USA
Year of Poster
1982
Designer
Bill Gold
Artist
Philip Castle
Size (inches)
27 1/16" x 41"
SS or DS
SS
NSS #
R820023
Tagline
--

Clockwork Orange / B2 / Japan

17.05.11

Poster Poster
Title
Clockwork Orange
AKA
Stanley Kubrick's A Clockwork Orange (USA - poster title) | Arancia meccanica (Italy)
Year of Film
1971
Director
Stanley Kubrick
Starring
Malcolm McDowell, Warren Clarke, Michael Bates, James Marcus, Michael Tarn, Patrick Magee
Origin of Film
USA | UK
Genre(s) of Film
Malcolm McDowell, Warren Clarke, Michael Bates, James Marcus, Michael Tarn, Patrick Magee,
Type of Poster
B2
Style of Poster
--
Origin of Poster
Japan
Year of Poster
1972
Designer
Bill Gold (original version)
Artist
Philip Castle
Size (inches)
20 6/16" x 28 13/16"
SS or DS
SS
Tagline
--

The Last Starfighter / quad / UK

18.05.11

Poster Poster
Title
The Last Starfighter
AKA
Giochi stellari [Star games] (Italy)
Year of Film
1984
Director
Nick Castle
Starring
Lance Guest, Dan O'Herlihy, Catherine Mary Stewart, Norman Snow, Robert Preston, Kay E. Kuter, Barbara Bosson, Chris Hebert, Dan Mason, Vernon Washington
Origin of Film
USA
Genre(s) of Film
Lance Guest, Dan O'Herlihy, Catherine Mary Stewart, Norman Snow, Robert Preston, Kay E. Kuter, Barbara Bosson, Chris Hebert, Dan Mason, Vernon Washington,
Type of Poster
Quad
Style of Poster
--
Origin of Poster
UK
Year of Poster
1984
Designer
Unknown
Artist
Unknown
Size (inches)
29 7/8" x 40"
SS or DS
SS
Tagline
The adventure of a lifetime is about to begin.

Flash Gordon / one sheet / teaser / portrait / USA

21.11.12

Poster Poster
Title
Flash Gordon
AKA
Blixt Gordon (Sweden)
Year of Film
1980
Director
Mike Hodges
Starring
Sam J. Jones, Melody Anderson, Chaim Topol, Timothy Dalton, Max von Sydow, Ornella Muti, Brian Blessed
Origin of Film
USA | UK
Genre(s) of Film
Sam J. Jones, Melody Anderson, Chaim Topol, Timothy Dalton, Max von Sydow, Ornella Muti, Brian Blessed,
Type of Poster
One sheet
Style of Poster
Teaser - portrait
Origin of Poster
USA
Year of Poster
1980
Designer
Unknown
Artist
Philip Castle
Size (inches)
25 4/16" x 28 2/16"
SS or DS
SS
NSS #
--
Tagline
--

There are few films quite like Flash Gordon and having re-watched it on blu-ray recently I was reminded how much of an impression it had on me when I first saw it as a child. I also listened to the excellent audio commentary with director Mike Hodges, who admits to being an unlikely choice to direct and confirms in no uncertain terms that they were making things up as they went along. It sounds like a typically chaotic Dino De Laurentiis production with scenes being written the night before filming and huge amounts of the budget going on the costume and set designs (though these are very impressive, even today).

This is an unusual teaser one sheet printed on paper that is thicker than normal paper with a metallic-ink finish. It was used in North America to promote the film months ahead of its release and there was also a landscape format version printed.  The renowned British artist Philip Castle is responsible for the artwork, which depicts the scene towards the end of the film where Flash Gordon and the Hawkmen attack and capture the rocket fortress Ajax.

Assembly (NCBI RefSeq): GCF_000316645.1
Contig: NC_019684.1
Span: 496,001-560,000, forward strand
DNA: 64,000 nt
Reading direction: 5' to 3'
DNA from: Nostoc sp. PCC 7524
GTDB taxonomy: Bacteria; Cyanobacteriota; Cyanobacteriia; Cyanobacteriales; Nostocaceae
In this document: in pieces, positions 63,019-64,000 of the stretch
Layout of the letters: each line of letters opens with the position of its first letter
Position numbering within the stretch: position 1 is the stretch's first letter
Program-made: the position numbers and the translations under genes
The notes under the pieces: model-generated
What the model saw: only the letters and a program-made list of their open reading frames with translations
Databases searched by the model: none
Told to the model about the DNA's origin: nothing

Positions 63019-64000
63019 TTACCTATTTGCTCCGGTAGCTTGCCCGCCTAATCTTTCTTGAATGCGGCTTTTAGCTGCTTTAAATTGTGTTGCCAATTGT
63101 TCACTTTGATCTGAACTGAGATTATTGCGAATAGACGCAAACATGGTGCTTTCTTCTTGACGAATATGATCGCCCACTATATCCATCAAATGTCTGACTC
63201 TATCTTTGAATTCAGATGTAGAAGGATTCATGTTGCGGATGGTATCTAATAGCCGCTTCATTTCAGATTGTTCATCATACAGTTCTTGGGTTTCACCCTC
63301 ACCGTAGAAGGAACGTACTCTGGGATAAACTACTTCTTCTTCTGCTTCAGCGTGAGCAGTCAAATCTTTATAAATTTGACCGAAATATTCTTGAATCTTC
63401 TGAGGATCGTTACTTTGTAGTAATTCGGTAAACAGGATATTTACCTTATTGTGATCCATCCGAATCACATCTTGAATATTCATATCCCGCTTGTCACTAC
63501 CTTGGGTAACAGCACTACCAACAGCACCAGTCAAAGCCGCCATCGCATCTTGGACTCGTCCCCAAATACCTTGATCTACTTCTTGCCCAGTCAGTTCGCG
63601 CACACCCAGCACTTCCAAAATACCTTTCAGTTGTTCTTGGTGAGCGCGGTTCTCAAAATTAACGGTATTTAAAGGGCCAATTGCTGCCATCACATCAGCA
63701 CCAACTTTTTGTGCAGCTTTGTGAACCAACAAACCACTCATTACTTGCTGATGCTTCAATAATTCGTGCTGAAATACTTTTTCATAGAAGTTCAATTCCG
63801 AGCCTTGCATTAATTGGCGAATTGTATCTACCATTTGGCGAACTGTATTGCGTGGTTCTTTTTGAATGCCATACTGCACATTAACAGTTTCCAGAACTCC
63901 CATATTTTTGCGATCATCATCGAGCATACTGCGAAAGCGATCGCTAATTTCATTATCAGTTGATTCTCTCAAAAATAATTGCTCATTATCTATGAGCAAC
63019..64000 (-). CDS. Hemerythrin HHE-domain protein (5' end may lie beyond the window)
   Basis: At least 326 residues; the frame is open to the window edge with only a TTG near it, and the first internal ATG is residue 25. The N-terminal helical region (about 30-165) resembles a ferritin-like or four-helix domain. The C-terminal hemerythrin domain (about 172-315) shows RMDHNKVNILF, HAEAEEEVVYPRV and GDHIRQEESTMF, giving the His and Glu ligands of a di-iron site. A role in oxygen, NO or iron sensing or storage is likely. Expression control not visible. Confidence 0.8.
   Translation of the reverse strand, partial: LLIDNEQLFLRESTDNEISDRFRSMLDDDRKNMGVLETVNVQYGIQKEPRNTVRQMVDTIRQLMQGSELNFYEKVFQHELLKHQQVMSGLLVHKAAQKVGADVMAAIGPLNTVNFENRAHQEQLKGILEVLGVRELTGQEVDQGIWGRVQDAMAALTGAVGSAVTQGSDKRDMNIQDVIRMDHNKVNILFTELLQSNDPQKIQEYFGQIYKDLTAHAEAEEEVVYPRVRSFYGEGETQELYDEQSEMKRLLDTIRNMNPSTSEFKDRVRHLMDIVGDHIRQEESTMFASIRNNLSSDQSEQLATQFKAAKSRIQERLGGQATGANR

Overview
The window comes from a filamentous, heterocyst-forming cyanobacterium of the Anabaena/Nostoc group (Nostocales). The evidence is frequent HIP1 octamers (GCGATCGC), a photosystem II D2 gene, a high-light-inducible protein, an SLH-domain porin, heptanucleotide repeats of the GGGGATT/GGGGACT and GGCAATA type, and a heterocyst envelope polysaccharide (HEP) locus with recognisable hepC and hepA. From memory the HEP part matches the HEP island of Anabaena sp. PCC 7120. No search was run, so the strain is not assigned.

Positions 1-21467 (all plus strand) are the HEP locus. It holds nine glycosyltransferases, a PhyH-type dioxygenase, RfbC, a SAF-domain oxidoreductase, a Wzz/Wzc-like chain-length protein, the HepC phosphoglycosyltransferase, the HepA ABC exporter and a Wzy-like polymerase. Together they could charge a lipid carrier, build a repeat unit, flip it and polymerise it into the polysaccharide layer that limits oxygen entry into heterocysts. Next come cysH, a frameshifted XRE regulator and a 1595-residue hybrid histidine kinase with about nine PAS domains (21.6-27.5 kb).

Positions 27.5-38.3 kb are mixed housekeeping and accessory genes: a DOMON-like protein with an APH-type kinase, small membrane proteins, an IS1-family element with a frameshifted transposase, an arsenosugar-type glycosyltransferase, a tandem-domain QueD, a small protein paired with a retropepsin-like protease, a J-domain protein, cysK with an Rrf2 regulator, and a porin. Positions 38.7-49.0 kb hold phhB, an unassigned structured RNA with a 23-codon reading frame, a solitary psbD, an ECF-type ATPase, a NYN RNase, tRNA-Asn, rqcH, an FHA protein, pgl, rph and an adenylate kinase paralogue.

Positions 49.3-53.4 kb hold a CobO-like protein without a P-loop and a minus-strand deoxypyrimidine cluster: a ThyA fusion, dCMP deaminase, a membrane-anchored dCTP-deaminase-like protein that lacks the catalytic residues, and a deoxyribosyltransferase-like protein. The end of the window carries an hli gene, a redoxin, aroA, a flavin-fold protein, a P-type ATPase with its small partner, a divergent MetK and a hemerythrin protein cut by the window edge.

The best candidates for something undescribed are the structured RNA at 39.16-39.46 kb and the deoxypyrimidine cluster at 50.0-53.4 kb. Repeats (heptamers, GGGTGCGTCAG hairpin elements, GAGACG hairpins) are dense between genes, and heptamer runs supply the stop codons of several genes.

Born in London in 1943, Castle’s design career has seen him working on album covers for some of the biggest names in British music, including Wings, Mott the Hoople and Pulp. His skills were utilised for the famous cover for David Bowie’s Aladdin Sane, which saw him airbrushing over a photograph by Celia Philo. He also worked on the cover for the legendary computer game Elite.

Perhaps his most famous film poster work was the result of his collaboration with director Stanley Kubrick and the airbrushed images used to promote A Clockwork Orange are utterly fantastic. The final one sheet for the film is one of the most iconic posters of all time, with the same painting being used to promote the film all over the world, and it continues to be used to this day. In 1987 the pair would collaborate once more on the poster for Full Metal Jacket, which again proved to be a seminal piece of work. There’s an interesting interview with Castle available to watch on YouTube in which he discusses his work with Kubrick.

This page features several examples of his brilliant work and there are multiple images tagged on Tumblr. The posters I’ve collected by him can be seen here.

The Last Starfighter / one sheet / USA

17.05.11

Poster Poster
Title
The Last Starfighter
AKA
Giochi stellari [Star games] (Italy)
Year of Film
1984
Director
Nick Castle
Starring
Lance Guest, Dan O'Herlihy, Catherine Mary Stewart, Norman Snow, Robert Preston, Kay E. Kuter, Barbara Bosson, Chris Hebert, Dan Mason, Vernon Washington
Origin of Film
USA
Genre(s) of Film
Lance Guest, Dan O'Herlihy, Catherine Mary Stewart, Norman Snow, Robert Preston, Kay E. Kuter, Barbara Bosson, Chris Hebert, Dan Mason, Vernon Washington,
Type of Poster
One sheet
Style of Poster
--
Origin of Poster
USA
Year of Poster
1984
Designer
Unknown
Artist
--
Size (inches)
27" x 41"
SS or DS
SS
NSS #
840068
Tagline
Alex Rogan is a small town teenager with big time dreams. Dreams of college... of success... of marrying his girlfriend, Maggie. He's just like everybody else, except Alex has a very special talent... that no one on Earth can appreciate. But, tonight, a mysterious stranger has called on Alex. He's come from a galaxy that's under attack from an alien force. And Alex's unique ability is their last hope.

Full Metal Jacket / one sheet / advance / USA

17.05.11

Poster Poster
Title
Full Metal Jacket
AKA
--
Year of Film
1987
Director
Stanley Kubrick
Starring
Matthew Modine, Adam Baldwin, Vincent D'Onofrio, R. Lee Ermey, Dorian Harewood, Kevyn Major Howard, Arliss Howard, Ed O'Ross, John Terry
Origin of Film
UK | USA
Genre(s) of Film
Matthew Modine, Adam Baldwin, Vincent D'Onofrio, R. Lee Ermey, Dorian Harewood, Kevyn Major Howard, Arliss Howard, Ed O'Ross, John Terry,
Type of Poster
One sheet
Style of Poster
Advance
Origin of Poster
USA
Year of Poster
1987
Designer
Unknown
Artist
Philip Castle
Size (inches)
26 7/8" x 40 7/8"
SS or DS
SS
NSS #
--
Tagline
In Vietnam The Wind Doesn't Blow It Sucks